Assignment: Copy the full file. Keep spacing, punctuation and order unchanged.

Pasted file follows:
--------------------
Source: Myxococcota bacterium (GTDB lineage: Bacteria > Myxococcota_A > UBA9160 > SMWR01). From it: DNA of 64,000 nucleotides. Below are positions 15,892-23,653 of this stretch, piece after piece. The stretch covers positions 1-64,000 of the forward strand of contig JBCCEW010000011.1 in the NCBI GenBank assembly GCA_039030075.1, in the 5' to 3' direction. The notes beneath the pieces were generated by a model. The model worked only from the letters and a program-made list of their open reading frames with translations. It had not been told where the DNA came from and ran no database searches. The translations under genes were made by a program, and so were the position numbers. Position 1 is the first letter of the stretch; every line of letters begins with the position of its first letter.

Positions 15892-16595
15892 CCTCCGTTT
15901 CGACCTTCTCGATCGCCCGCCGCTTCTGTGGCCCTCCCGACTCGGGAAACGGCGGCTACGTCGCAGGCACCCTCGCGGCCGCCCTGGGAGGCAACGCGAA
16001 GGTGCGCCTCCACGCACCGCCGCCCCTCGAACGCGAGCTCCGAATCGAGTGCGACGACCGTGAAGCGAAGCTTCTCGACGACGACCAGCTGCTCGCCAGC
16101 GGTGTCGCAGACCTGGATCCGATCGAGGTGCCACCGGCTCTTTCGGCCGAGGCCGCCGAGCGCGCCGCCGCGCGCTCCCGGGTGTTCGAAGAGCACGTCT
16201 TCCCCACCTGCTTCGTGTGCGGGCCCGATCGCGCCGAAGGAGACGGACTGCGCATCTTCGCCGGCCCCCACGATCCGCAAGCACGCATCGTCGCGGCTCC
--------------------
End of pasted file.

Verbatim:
Source: Myxococcota bacterium (GTDB lineage: Bacteria > Myxococcota_A > UBA9160 > SMWR01). From it: DNA of 64,000 nucleotides. Below are positions 15,892-23,653 of this stretch, piece after piece. The stretch covers positions 1-64,000 of the forward strand of contig JBCCEW010000011.1 in the NCBI GenBank assembly GCA_039030075.1, in the 5' to 3' direction. The notes beneath the pieces were generated by a model. The model worked only from the letters and a program-made list of their open reading frames with translations. It had not been told where the DNA came from and ran no database searches. The translations under genes were made by a program, and so were the position numbers. Position 1 is the first letter of the stretch; every line of letters begins with the position of its first letter.

Positions 15892-16595
15892 CCTCCGTTT
15901 CGACCTTCTCGATCGCCCGCCGCTTCTGTGGCCCTCCCGACTCGGGAAACGGCGGCTACGTCGCAGGCACCCTCGCGGCCGCCCTGGGAGGCAACGCGAA
16001 GGTGCGCCTCCACGCACCGCCGCCCCTCGAACGCGAGCTCCGAATCGAGTGCGACGACCGTGAAGCGAAGCTTCTCGACGACGACCAGCTGCTCGCCAGC
16101 GGTGTCGCAGACCTGGATCCGATCGAGGTGCCACCGGCTCTTTCGGCCGAGGCCGCCGAGCGCGCCGCCGCGCGCTCCCGGGTGTTCGAAGAGCACGTCT
16201 TCCCCACCTGCTTCGTGTGCGGGCCCGATCGCGCCGAAGGAGACGGACTGCGCATCTTCGCCGGCCCCCACGATCCGCAAGCACGCATCGTCGCGGCTCC